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Today, the US govt must explain why its rules on shutting down whole cell networks are a secret

Mass kill-switch policy under the microscope

The US government will be forced to explain why its cell network kill-switch plans should be kept secret today.

Under Standard Operating Procedure (SOP) 303, the US government – in particular the Department of Homeland Security (DHS) – is allowed to shutdown cellphone service anywhere in the country, and even across an entire city if it feels there is a crisis situation.

However, the actual content of the policy remains secret, raising fears that it is open to abuse. For example, it's not clear who is authorized to make such a decision nor under what circumstances.

There are also groups concerned that killing of cellphone service during an emergency could make things worse.

In a frequently quoted example, San Francisco's rail system BART flipped a cell network kill-switch in several subway stations in 2011 amid a protest over a BART cop who shot and killed a drunk homeless man. Charles Hill allegedly threw a knife at an officer before the police opened fire.

The fact that the network shutdown was ordered against a public demonstration raised immediate concerns over how the policy is written and implemented.

In February 2013, sparked by the BART event and a refusal by the DHS to release the policy under a Freedom of Information Act request, the Electronic Privacy Information Center (EPIC) sued the DHS [PDF] in order to get it to disclose the details.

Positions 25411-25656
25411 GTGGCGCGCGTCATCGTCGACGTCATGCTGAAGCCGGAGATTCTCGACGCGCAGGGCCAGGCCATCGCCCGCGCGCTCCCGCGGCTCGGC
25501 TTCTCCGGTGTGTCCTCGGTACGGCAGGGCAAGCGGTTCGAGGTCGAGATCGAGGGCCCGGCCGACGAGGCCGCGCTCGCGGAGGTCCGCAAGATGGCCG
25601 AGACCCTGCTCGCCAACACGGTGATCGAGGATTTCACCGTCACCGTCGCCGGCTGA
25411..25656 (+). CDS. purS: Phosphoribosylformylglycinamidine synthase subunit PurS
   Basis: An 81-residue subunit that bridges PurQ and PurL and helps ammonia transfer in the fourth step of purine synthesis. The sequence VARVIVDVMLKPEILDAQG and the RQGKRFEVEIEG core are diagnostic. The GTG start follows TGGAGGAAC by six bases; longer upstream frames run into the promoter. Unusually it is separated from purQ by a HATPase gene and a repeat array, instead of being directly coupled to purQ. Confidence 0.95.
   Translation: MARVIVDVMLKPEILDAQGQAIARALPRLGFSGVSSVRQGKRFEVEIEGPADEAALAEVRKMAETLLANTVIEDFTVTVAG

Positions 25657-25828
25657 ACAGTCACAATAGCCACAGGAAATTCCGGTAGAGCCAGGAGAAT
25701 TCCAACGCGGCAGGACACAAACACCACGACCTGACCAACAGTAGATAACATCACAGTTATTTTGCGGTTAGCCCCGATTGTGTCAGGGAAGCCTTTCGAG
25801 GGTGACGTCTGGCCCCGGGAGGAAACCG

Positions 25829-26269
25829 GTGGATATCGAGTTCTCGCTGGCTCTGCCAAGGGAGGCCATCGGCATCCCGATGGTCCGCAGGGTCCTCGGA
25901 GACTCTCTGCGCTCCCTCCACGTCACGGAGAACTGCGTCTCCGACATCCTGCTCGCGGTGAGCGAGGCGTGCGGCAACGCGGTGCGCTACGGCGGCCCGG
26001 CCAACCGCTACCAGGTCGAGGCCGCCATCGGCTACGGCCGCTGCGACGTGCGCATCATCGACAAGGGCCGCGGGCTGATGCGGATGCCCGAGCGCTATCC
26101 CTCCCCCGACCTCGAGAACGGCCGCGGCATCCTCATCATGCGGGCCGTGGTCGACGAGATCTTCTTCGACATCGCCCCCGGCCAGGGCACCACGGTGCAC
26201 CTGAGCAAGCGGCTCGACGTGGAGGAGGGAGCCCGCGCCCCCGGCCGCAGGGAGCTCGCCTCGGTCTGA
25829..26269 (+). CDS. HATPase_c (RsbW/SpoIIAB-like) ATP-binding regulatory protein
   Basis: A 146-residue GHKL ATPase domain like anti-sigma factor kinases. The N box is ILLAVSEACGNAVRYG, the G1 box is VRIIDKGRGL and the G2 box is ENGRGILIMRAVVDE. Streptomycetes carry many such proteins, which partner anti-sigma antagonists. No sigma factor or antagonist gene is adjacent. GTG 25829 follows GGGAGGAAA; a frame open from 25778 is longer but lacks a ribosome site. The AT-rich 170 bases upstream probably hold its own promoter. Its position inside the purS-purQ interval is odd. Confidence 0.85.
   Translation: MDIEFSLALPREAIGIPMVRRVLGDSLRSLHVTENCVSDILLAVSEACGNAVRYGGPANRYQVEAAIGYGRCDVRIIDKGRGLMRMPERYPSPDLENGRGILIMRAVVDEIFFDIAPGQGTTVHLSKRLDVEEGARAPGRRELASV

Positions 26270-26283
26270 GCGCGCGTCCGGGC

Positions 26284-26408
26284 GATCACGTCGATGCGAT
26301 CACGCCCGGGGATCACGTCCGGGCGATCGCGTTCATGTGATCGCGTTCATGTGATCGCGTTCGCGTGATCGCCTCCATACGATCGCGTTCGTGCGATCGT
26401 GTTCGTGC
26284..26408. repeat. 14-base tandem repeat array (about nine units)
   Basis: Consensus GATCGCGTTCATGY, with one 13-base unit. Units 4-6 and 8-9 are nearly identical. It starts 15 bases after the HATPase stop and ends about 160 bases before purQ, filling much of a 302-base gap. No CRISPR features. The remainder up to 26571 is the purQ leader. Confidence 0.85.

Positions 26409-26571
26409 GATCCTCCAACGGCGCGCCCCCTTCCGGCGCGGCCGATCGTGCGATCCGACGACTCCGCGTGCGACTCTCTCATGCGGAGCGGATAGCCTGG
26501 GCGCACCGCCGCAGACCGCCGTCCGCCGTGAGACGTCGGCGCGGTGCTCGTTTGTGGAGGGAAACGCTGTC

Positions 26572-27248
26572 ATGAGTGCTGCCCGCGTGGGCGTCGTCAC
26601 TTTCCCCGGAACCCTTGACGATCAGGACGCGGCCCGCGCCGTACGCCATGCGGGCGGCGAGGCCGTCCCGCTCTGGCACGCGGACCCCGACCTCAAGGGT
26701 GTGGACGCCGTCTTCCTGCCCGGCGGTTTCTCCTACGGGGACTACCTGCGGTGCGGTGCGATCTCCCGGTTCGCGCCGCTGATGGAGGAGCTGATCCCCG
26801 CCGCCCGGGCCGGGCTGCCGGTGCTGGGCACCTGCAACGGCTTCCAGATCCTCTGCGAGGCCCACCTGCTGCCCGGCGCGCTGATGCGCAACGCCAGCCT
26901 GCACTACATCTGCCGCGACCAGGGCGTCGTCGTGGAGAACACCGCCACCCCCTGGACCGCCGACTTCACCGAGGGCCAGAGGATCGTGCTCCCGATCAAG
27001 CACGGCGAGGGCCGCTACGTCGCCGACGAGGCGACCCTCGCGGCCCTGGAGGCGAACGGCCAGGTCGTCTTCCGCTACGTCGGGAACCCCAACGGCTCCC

In November of that year, a Washington DC judge ordered the policy be published, with redactions allowed for two parts of the policy (Exemptions 6 and 7(C)). The judge did however note that he was "mindful of the national-security implications involved," and so gave 30 days for appeal. The DHS successfully appealed, with the appeal court ruling that releasing any information about SOP 303 would risk public safety.

If at first...

In response, in December 2014, EPIC filed for a rehearing [PDF], arguing that the grounds on which it was argued the policy could be withheld were incorrect and were not consistent with either the state's law or a recent Supreme Court decision.

The appeals court agreed to a rehearing and then an extension for the DHS to explain why the grounds for withholding the details were legitimate. That extended deadline is today.

The policy itself largely came about in response to the terrorist attack in London on 7 July, 2005, during which suicide bombers detonated explosives on three underground trains and a bus, killing themselves and 52 people.

Even though it's highly likely the murderers used other means to trigger their explosions simultaneously, the cellphone service was immediately cut off in tunnels in the United States and remained off for more than a week – something that created significant disruption and led to the DHS deciding it needed a policy in future to both bring down and restore cellphone services.

The policy was approved in May 2006 but, presumably in order to speed up its adoption, it did not go through a public comment process and the details remain secret. The DHS has subsequently resisted any and all efforts to have a broader discussion about the policy and its contents. ®


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